Extreme Temperatures Make Brutal Work for Firefighters
ASHFIELD & CONWAY, Mass (WGGB) — “Mother Nature didn’t like us today,” Ashfield Fire Chief Delmar Haskins said while reflecting on a brutal day of firefighting Friday.
That was an understatement. Billowing smoke and dangling icicles just feet apart from each other were vivid, telling signs of a dangerous day in Franklin County. An out of control fire burned a log styled home on Briar Hill Road to the ground in Ashfield.
“These towns coming here, by the time they get here, their pumps are already frozen,” Haskins said. “They can’t do much about it. You just have to keep on going.”
The fire left only rubble and a chimney behind. Haskins says crews battled as hard as they could in downright frigid, sub zero temperatures, but many of them had to be pulled from the Ashfield incident to respond to a second house fire that erupted on Main Poland Road in nearby Conway.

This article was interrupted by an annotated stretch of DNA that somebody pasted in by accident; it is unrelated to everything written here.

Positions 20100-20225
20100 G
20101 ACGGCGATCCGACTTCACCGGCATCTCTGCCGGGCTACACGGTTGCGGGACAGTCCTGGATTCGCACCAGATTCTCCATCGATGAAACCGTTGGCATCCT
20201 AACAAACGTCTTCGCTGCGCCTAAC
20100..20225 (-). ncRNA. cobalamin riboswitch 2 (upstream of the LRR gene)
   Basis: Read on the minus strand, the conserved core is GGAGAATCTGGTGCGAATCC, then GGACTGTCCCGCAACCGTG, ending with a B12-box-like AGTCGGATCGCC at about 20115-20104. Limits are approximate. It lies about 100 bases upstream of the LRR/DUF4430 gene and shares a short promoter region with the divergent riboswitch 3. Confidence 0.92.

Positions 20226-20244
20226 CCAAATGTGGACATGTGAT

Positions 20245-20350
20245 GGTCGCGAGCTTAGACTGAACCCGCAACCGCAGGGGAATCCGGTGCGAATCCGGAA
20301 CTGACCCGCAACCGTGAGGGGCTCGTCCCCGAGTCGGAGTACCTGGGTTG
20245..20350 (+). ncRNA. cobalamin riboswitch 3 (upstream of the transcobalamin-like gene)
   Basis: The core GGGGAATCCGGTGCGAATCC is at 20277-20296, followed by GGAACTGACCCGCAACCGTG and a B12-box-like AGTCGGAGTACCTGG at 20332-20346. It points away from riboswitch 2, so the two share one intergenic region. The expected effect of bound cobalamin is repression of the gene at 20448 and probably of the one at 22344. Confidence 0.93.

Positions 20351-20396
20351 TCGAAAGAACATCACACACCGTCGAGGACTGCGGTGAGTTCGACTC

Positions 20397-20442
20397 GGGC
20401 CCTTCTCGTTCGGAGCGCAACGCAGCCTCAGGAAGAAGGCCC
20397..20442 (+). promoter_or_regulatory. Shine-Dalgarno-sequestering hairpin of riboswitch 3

“We got here on scene and the roof was already caved in on the first story and went down hill fast from there,” Conway Fire Chief Robert Baker said.
Altogether a dozen Franklin County fire departments were called in. Both homes were located at the top of large hills that were covered in ice, and both were completely destroyed.
“My trucks are back at the garage and are all frozen solid,” Baker said. “Everybody’s truck that’s been here to pump water or trying to draft water are all frozen up. It’s just a disaster.”
Two adults were left homeless in the Ashfield fire. Two adults and six children were displaced in the Conway fire. The Red Cross arrived to help everyone and a state rehab truck was brought in to keep firefighters safe and fresh. Nobody was seriously hurt, although some firefighters may have suffered minor frostbite to exposed areas. The cause of both fires is under investigation.